Student athletic performance is the heart of his first May report. Manoa is losing scholarships because of poor performance. But the vast majority of athletes are doing well. Upper 85-90% are typical students, with a small minority bringing Manoa down. In the near future, there will be new policies relating to athletic admissions, a reward system, and time conflicts (usually due to travel schedules). Academic policies should be set by academic office, not the athletic office. New policies won't result in dramatic turnaround this year, but should lead to better future results.

Decarlo (SOEST): Is there a correlation between lower 10% and particular sports? Nicholson responded that the problem sports this year are baseball and football as has been reported in the media.

Yates (JABSOM): He's heard complaints that UH standards are higher and its impacting recruiting. Is this true?

Nicholson: Our conference is the only one in the country penalizing schools. But each institution is facing the same challenges; either raise academic standards or be penalized.

Someone asked about athletes missing 50% of the semester, wondering if the university is asking too much of them?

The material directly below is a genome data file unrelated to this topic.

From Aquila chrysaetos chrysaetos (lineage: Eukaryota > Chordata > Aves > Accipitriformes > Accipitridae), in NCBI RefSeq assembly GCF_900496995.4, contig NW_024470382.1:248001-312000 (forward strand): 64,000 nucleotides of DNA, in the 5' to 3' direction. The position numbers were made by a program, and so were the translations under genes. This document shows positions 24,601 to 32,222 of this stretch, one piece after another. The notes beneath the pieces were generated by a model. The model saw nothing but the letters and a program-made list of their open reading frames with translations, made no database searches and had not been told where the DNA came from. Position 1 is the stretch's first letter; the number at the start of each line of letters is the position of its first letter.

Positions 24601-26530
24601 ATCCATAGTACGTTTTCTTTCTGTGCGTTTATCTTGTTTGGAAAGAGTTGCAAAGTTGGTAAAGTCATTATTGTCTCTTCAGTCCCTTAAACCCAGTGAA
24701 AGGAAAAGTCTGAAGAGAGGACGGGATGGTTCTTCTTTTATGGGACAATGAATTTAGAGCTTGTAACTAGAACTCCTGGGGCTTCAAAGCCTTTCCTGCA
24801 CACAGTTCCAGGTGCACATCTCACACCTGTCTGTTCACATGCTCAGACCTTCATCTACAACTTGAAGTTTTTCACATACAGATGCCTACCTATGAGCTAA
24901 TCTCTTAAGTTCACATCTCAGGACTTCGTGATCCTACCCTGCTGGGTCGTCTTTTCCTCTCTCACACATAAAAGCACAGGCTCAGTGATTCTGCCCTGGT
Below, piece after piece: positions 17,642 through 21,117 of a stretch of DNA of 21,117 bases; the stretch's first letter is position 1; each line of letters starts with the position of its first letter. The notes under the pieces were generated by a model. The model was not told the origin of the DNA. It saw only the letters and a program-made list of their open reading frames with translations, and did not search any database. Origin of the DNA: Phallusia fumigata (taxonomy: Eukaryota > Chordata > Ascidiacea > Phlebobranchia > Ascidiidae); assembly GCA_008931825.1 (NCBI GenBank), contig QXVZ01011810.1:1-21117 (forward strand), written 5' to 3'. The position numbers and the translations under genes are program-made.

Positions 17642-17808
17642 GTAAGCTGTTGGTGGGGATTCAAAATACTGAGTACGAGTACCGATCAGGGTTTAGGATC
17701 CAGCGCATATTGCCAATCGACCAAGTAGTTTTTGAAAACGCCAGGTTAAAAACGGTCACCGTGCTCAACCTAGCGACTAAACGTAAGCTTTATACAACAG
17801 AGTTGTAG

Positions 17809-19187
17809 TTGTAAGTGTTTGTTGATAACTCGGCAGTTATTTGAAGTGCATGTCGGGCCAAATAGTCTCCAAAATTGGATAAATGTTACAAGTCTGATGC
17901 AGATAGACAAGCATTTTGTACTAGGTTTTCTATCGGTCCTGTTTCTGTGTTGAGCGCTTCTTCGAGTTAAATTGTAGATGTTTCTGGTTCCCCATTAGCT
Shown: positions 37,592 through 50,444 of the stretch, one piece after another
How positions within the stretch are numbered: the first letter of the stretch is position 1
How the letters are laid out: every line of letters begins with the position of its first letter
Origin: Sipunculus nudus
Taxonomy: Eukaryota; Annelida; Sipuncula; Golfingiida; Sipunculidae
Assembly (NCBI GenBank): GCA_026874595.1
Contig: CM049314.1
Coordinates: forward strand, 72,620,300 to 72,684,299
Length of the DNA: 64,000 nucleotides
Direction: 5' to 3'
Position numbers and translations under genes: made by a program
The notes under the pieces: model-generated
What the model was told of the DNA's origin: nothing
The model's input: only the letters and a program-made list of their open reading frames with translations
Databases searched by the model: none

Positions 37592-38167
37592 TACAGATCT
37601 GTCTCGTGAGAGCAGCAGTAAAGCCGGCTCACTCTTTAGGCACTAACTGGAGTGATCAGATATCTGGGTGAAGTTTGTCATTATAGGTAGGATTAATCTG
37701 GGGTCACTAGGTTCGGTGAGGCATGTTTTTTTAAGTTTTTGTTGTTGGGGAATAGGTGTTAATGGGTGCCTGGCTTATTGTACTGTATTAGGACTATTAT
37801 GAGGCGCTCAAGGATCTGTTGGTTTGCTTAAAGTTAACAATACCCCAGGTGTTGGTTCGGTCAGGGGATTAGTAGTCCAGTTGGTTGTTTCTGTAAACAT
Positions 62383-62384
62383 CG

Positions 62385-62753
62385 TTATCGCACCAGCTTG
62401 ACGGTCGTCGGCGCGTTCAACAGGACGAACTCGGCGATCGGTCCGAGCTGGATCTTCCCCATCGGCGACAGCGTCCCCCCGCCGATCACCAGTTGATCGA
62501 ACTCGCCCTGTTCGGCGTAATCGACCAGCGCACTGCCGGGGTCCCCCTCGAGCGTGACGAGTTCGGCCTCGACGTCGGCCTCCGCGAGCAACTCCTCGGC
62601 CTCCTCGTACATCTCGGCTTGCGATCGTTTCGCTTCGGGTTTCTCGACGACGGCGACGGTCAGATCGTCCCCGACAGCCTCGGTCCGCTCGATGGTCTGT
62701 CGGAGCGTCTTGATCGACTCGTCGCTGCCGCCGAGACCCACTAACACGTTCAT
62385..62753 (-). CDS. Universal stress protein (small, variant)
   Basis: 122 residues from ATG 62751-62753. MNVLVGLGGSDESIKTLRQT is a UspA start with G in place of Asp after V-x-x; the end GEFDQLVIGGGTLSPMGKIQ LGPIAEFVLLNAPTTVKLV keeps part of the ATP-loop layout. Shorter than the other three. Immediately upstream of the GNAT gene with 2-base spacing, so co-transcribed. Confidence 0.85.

Russo (SS): Travel schedules may also induces illness. Athletes come back needing recovery time and missing more classes.

Decarlo: Athletics sends someone to take roll, to make sure if students come to class.

Nicholson commented that he urges faculty to treat all students equally. Hold them to usual standards.

6. Report on CFS procedures for SEC election, by Linda Cox

As he introduced Cox, Bley-Vroman noted that Linda Cox, Kim Bridges, and CFS worked hard on the new procedures and asked for a round of applause.

Cox reported that Bridges is away on sabbatical. CFS is notifying holdover senators and newly elected senators. Candidates for SEC are expected to provide statements by this Friday. Absentee ballots will be available, but most senators will vote at next meeting with the election concluded by May 8.